Labels are a must for keeping track of what’s what. All seedlings tend to look alike, and you might forget what you sowed where. Write the plant names on Popsicle sticks or unmarked labels available from your garden center, and stick them in the containers.

To give the proper humidity for germination and eliminate the need to water until the seeds sprout, place the container in a plastic bag and tie it shut. To keep the plastic from resting on the mix, pencils or those all-important plant labels placed at the corners of the container will do the job.

With few exceptions, containers should be placed in good light but not direct sun during germination. Keep the containers warm. Seeds that require high temperatures to germinate can be placed in a sunny location.

Germination

Germination times vary, so don’t get too anxious and think nothing is happening if your seeds don’t sprout “immediately.” For seeds with long germination times (seed packets usually give you some idea of how many days the wait will be), check the flat occasionally to make sure it hasn’t dried out. Water or mist gently if it seems dry. If the soil seems too wet (from condensation), remove the flat from the bag for a few hours and then replace it. Never let the growing mix dry out completely.

When most of the seeds have sprouted, you can remove the cover and keep the flat in good light, but out of direct sun. Keep the growing mix moist.

Transplanting

When seedlings have developed four true leaves, it’s time to thin them out. Where you have two or more seedlings growing together, snip off the weakest looking one with scissors, so the remaining plant can grow stronger. Gradually move them into more and more sunlight each day. Feed the plant with a water-soluble fertilizer once a week, using half the strength recommended. Keep your seedlings watered until the proper planting time.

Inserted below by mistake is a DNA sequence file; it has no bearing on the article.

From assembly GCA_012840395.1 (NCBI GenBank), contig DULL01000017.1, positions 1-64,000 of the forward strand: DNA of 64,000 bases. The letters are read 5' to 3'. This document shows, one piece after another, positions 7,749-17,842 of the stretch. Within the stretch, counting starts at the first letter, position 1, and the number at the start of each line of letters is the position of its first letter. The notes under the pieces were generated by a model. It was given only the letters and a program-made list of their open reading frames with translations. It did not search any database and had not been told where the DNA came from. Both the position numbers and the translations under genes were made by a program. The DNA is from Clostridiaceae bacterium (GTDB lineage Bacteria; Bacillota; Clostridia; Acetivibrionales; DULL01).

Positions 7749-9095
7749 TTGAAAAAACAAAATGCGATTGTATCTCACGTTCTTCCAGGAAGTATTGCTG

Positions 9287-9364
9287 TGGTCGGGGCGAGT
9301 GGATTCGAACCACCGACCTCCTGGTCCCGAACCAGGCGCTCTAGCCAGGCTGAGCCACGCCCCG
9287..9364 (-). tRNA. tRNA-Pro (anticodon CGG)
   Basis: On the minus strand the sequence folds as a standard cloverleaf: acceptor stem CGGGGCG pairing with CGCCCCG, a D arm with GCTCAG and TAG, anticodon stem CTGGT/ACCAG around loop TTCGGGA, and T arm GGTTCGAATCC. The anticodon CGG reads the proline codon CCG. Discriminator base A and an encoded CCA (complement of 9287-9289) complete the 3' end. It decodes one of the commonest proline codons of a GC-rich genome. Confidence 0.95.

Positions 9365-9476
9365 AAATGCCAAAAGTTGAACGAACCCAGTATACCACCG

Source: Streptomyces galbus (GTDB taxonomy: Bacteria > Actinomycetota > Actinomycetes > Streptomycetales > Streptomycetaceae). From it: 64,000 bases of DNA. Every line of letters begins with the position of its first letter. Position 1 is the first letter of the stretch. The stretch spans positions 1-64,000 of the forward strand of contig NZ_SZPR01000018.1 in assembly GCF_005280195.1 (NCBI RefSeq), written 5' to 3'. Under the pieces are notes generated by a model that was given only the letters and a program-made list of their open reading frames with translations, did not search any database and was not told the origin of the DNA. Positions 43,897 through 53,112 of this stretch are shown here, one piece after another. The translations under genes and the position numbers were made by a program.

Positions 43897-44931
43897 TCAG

About one week before you are ready to plant into the garden, place the young plants outside in a shady, sheltered area. After a few days, move them into more light, gradually working them up to full sun. If the nights are very cool, move them in at night and back out during the day. This gets the plant used to the outdoor conditions.

Getting Started Outdoors

While part of the fun of seed gardening is often said to be watching them get started indoors, you don’t have to start everything inside. Many flowers and vegetables are best handled by sowing them directly into the garden soil. But, the soil must be prepared to ensure success. This preparation is also necessary for plants that are started indoors and transplanted to the garden.

Soil Preparation

Outdoor soil must be loose and rich for most plants. Heavy soils will need the addition of organic material such as peat or composted materials, or incorporation of soil looseners such as gypsum or vermiculite.

Start by using a spade or fork to turn over the top layer of soil to a depth of 12 to 18 inches (6 to 8 inches is okay if that’s all you can do). Break up large clumps of soil and remove rocks, branches and other debris. If your garden is a large one, using a roto-tiller can make the job much easier.

Spread a one-inch layer of peat moss or organic compost over the top and rake it into the top two inches of soil. Level the garden surface as much as possible.

Soil pH (acidity) is very important. Most plants and vegetables do well in a pH of approximately 6.5. You can test your soil pH with a home soil test kit (available at garden centers or through catalogs) or check with your County Extension Agent who can tell you how to get this done locally. A soil test will also indicate the fertility of your soil as well. If your soil is too acidic or too alkaline, your garden center or County Agent can make recommendations.

Lastly, an application of dry fertilizer such as 5-10-5 is a good idea. Follow the directions on the package, but generally about two pounds should be applied to each 100 square feet. Level the soil after adding the fertilizer.

Sow seeds directly into the prepared soil as you would for container growing. Keep soil most until seedlings appear, then water regularly.

Enjoy. Enjoy. Enjoy.

It won’t take a lot of effort to keep your garden growing well. In extra hot weather you may have to water a little more, and of course you will want to watch out for weeds, bugs and pests, but the small effort will pay off in big dividends. Having started from seeds, you will appreciate the real magic of a garden.